FAH Hospital Policy Blog

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Hospital Integration | FAH Policy Blog Team

New Podcast: Integrated Cancer Care Close to Home

Cancer – a single word that conjures up all sorts of feelings and emotions, sadness that it’s happened, surprised that it came out of nowhere, fear of what it means for an individual in their loved ones, and perhaps hope that a miracle treatment close to home will give a new lease on life.  

In this episode of Hospital in Focus], Chip spoke with Dr. Dax Kurbegov, Vice President and Physician in Chief of Clinical Programs Sarah Cannon, The Cancer Institute of HCA Healthcare.  

Sarah Cannon is one of the most influential cancer centers you’ve never heard of. It is a unique mix of research and clinical care with a one-of-a-kind name. 

Dr. Kurbegov explains, “Sarah Cannon was a TV and radio personality, probably best known for her Grand Ole Opry character of Minnie Pearl, beloved to many. Sarah Cannon had cancer, Minnie Pearl never did. And when Sarah Cannon had breast cancer, she was treated in our founding facility here in Nashville. She was so struck by the care and the teamwork around her case, that she shared her name in support of a vision that was really focused on early detection, clinical trials, and that team-based approach. We’ve carried that name since 2004.” 

Sarah Cannon’s affiliation with HCA Healthcare allows it to treat more patients – and closer to home. 

“We span the entirety of the HCA footprint across 19 states and internationally in the UK. What HCA has facilitated for us is really an effort to bring together the best and brightest providers from across this expansive network of 177 hospitals, and to allow us to work with physicians upstream of the cancer diagnosis, downstream of the cancer diagnosis and everywhere in between to define what good really needs to look like,” said Dr. Kurbegov.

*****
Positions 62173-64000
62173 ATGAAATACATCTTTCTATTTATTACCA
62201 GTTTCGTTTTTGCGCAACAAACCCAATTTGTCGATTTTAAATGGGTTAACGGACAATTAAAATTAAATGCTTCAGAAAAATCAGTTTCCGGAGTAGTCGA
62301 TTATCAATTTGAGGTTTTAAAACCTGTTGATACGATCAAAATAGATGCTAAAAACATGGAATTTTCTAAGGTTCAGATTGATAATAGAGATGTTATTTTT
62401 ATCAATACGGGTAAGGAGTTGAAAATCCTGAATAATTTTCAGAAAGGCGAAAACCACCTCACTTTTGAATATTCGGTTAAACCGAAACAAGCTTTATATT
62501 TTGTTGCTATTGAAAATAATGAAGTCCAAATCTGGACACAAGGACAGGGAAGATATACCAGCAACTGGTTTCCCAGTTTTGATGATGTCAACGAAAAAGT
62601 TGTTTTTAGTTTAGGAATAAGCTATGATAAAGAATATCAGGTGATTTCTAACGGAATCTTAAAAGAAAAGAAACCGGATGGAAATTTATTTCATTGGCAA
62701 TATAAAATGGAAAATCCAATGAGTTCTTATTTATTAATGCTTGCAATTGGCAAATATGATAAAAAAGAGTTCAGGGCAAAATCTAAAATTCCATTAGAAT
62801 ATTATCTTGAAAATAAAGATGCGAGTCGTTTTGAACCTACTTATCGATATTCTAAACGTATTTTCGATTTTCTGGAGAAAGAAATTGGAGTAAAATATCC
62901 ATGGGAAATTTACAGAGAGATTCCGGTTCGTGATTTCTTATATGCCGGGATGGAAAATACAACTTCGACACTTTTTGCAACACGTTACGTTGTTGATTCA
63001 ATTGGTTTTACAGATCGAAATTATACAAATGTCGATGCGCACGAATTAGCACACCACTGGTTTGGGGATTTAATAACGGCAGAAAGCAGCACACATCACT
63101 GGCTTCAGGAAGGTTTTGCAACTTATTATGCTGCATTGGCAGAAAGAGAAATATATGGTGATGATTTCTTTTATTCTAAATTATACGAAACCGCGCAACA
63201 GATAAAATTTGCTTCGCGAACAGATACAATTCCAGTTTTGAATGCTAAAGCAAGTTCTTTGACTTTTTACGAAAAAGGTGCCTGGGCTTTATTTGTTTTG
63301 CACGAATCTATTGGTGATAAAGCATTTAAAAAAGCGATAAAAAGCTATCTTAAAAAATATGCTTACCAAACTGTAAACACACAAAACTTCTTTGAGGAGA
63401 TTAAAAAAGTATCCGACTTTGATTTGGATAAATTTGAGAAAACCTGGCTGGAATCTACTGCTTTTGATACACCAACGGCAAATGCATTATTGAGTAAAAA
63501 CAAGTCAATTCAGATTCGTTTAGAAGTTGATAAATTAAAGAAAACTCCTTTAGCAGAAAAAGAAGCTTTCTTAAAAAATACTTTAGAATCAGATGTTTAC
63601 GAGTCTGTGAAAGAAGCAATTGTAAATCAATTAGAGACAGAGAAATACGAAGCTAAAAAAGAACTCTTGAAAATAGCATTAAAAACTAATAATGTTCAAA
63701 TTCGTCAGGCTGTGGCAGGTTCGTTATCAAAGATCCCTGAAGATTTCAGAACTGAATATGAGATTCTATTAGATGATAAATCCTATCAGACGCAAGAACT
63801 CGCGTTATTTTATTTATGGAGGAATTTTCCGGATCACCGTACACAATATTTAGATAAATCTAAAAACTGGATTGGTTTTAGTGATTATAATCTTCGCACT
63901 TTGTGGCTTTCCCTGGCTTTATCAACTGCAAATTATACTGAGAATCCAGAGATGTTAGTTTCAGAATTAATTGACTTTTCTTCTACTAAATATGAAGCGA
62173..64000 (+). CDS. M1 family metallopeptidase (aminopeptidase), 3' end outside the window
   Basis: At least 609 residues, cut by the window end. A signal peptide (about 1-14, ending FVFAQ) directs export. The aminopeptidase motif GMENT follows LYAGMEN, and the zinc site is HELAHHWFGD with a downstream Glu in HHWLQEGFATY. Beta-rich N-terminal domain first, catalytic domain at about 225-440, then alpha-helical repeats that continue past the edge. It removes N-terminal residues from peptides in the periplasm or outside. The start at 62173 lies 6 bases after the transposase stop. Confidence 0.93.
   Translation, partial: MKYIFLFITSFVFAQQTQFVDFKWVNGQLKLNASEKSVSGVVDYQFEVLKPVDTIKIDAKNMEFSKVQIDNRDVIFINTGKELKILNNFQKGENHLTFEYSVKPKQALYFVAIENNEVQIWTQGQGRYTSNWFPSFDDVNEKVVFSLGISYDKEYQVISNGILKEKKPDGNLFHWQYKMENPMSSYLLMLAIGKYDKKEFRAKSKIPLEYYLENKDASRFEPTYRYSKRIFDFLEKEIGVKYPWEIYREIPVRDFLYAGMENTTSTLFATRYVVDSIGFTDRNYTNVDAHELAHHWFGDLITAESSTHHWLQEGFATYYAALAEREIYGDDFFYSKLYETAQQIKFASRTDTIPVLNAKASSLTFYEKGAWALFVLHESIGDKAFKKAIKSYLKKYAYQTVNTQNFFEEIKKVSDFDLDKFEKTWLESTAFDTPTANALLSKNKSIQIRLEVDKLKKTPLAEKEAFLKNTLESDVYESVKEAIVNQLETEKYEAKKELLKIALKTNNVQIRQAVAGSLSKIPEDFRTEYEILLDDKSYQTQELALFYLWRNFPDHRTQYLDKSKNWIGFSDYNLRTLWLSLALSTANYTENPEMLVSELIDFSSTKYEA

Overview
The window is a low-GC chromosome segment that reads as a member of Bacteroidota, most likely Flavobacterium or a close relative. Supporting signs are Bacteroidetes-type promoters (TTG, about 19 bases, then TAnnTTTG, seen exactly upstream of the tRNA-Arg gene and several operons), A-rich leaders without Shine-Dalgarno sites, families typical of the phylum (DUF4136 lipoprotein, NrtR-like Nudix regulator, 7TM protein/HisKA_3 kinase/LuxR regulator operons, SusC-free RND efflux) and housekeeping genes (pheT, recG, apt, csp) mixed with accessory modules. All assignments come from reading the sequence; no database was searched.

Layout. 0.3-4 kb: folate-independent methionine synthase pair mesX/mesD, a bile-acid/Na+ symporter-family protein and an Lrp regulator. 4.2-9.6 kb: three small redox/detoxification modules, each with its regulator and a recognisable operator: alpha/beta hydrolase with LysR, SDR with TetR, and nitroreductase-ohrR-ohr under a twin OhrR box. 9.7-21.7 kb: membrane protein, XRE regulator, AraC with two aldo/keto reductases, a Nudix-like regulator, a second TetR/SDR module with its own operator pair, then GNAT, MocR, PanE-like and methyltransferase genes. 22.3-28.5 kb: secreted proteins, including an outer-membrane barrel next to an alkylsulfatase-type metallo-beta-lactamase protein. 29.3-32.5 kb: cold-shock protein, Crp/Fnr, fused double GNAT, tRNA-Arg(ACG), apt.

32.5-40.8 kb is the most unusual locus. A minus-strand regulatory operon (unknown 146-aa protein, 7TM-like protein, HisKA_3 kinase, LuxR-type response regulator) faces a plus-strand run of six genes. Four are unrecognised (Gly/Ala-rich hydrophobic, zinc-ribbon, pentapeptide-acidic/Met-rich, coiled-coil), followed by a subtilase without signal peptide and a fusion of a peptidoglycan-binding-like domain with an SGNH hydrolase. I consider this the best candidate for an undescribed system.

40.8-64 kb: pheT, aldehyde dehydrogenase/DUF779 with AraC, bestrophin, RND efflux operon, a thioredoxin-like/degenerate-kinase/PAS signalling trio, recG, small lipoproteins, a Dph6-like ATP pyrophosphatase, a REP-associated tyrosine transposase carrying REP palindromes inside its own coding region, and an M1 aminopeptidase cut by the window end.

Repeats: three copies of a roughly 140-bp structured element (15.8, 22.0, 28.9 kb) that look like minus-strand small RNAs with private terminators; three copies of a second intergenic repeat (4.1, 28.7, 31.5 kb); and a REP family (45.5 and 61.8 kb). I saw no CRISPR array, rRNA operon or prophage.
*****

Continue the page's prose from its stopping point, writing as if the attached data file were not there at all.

“It’s really been a game changer, I think, for our physician partners. They’re really about building sustainable, high-quality programs. We are effectively connected to other service lines, pulmonary, GI, women’s and children’s, our imaging partners, so that we can configure and continue to iterate around program improvement in a way that has meaningful impact. And I think at the end of the day, what does that do? One, I think it establishes an ecosystem that really bright, talented physicians want to be a part of. And two, it allows us to disseminate new evidence, new standards of care in a really effective and relatively rapid way.” 

Sarah Cannon has also established itself as leader in cancer research and clinical trials. 

“In 1997, we really innovated and took what was already unusual and made it really unusual by bringing forward this idea that we could do drug development work, early phase, first in human clinical trials, in a community setting, and that really still represents our sweet spot,” added Dr. Kurbegov. “We work very closely with industry partners, thinking about new molecules, new opportunities to target cancers, and provide the full range of services to those organizations, to develop these new strategies, to bring them forward, develop the evidence. And ultimately then, we leverage that clinical organization to speed adoption. At this point, we have nine drug development units across the nation, and we put more than 1200 patients on phase one clinical trials and have completed more than 601 first in human trials. So we span all phases of clinical trials, late phase and early phase, but there is a particular expertise in those first in human opportunities that are so critical to advancing these new types of treatment.” 

That work has led to major advancements in sickle cell disease and breast cancer treatment – just to name a few. But like every aspect of the health care system, Sarah Cannon had to deal with the effects of COVID-19. 

“I think we moved very quickly and with great purpose to ensure that patients got the treatments that they needed. I think the second was, as we came out of those first few months and things started to reopen, we really accelerated our outreach to patients and to the primary care community to articulate and rebuild confidence coming into the health system. So I think that is an advantage of the network that we invested in. I don’t think any of us ever wanted to have to leverage the network in that way, but I sure am thankful that our community rallied in the way that it did.” 

You can listen to the complete podcast here